Russia Reform Monitor No. 2373

Related Categories: Democracy and Governance; Energy Security; Human Rights and Humanitarian Issues; International Economics and Trade; Science and Technology; Russia

Russia's campaign of persecution against Jehovah's Witnesses has spread to other countries, something made apparent by Belarus's recent detention of a member of the group at Moscow's request. Labelled an extremist group under Russian law back in 2017, Jehovah's Witnesses have reportedly endured raids, arrests, and other maltreatment for practicing a "banned religion." The 2017 law has led to over 300 people being charged or convicted to date, with others put on an interstate wanted list for arrest in other countries and extradition to Russia. Sentences for organizing or engaging in extremist activity carry prison terms of 6–10 years under Russian law. (Associated Press, March 5, 2020)

Demonstrators gathered in Moscow and other Russian cities at the end of February to commemorate a key anniversary and protest recent developments across the country. The time period marked the five-year anniversary of the assassination of Boris Nemtsov, the former Prime Minister and opposition politician who was gunned down on a Moscow bridge in 2015. Family and supporters to this day do not believe the true perpetrators of the murder were ever brought to justice. Demonstrators also used the occasion to express their disapproval of Russian President Vladimir Putin's proposed constitutional changes, which many view as a ploy to keep him in power beyond his scheduled 2024 departure from office. Lastly, people showed their support for members of an antifascist group who had recently been sentenced to prison terms ranging from 6 to 18 years for what authorities are describing as the organization of terrorist plots - something their supporters say is politically motivated. (The Moscow Times, February 29, 2020)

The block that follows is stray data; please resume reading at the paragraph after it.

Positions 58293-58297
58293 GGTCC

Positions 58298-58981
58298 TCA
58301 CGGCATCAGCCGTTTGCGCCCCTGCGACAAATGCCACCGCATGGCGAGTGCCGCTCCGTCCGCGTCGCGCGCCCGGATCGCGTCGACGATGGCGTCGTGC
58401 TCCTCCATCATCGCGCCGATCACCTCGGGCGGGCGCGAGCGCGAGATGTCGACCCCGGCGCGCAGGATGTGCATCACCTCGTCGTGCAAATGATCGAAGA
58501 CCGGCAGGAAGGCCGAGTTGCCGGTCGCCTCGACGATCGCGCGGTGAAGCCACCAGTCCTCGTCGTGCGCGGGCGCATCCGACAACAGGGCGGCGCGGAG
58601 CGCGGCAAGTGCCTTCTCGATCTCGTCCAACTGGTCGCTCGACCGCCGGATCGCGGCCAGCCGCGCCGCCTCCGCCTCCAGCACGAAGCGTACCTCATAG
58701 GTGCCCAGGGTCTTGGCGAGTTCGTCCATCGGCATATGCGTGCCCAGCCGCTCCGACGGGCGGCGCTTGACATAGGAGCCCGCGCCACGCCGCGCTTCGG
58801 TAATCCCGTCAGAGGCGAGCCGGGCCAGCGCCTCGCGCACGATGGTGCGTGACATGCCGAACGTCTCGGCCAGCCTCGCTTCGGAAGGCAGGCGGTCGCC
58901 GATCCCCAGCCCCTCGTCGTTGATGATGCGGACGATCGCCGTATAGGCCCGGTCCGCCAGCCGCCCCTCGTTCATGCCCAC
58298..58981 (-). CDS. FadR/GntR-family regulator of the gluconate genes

Russian President Vladimir Putin used a recent interview with state news agency TASS to lay out his outlook for the Russian military - whose future, the Russian leader said, lies in the exploitation of increasingly advanced technology. According to Putin, one of the key pillars of the country's contemporary deterrence posture is its recent development of hypersonic weapons. Additionally, although the Russian military has shrunk slightly - from 1.3 million men under arms in the year 2000 to just over a million today - this constriction has been compensated for by the rise and availability of advanced military equipment in recent years, Putin said. (Itar-TASS, March 2, 2020)

Even as the world becomes more and more concerned about the effects of climate change on the Arctic, the Kremlin is actively trying to lure citizens to its northern latitudes with promises of cash payments. The initiative, formally unveiled by President Putin in recent days, lays out a 15-year-plan to stimulate the economy of one of Russia's most underdeveloped regions. It involves, among other things, rejuvenating the northern territory's economic vitality and population base by providing payouts to citizens who resettle there. Under the plan, these grants will be mirrored by major federal investments in energy, infrastructure and technology in the region as a way of capitalizing on its growing accessibility. (Radio Free Europe/Radio Liberty, March 6, 2020)

The pressure campaign against Alexei Navalny, the current face of the Russian political opposition and former political candidate, entered a new phase this month when his Anti-Corruption Foundation (FBK) was targeted by authorities for failing to register as a "foreign agent" under Russian law. The designation came with a fine of $7,500, courtesy of a Moscow court. The first iteration of the "Foreign Agent" law was passed in 2012. It stipulates that all NGOs operating in Russia that receive funding from foreign sources must disclose the information and register with the state. In 2019, the law was amended to expand the designation to reporters who work for organizations identified under the law. They, too, must now register as foreign agents on an individual basis. Despite Navalny's repeated denials of ever receiving foreign funding, FBK was declared a foreign agent in October of 2019. In the months since, the organization's attempts to appeal the designation have not been successful. (Radio Free Europe/Radio Liberty, March 5, 2020)

Fears of global pandemic can be seen on the shelves of Russian supermarkets and grocery stores, as COVID-19 drives people to stock up on supplies for an increasingly uncertain future. The demand for sanitation products like wipes and toilet paper is up over 160% compared to comparable figures from last year. Similarly, the demand for nonperishable items, such as canned foods and pasta, has increased on average by 60%. Retailers, however, remain largely in denial; companies such as Auchin and Lenta attribute their depleted stocks to recent holiday sprees associated with International Women's Day and Defender of the Fatherland Day, both of which occurred within the past few weeks. Tellingly, however, soaring demand for facemasks - and a resulting shortage of available product - prompted the Russian government to ban their export from the country at the beginning of March. (The Moscow Times, March 11, 2020)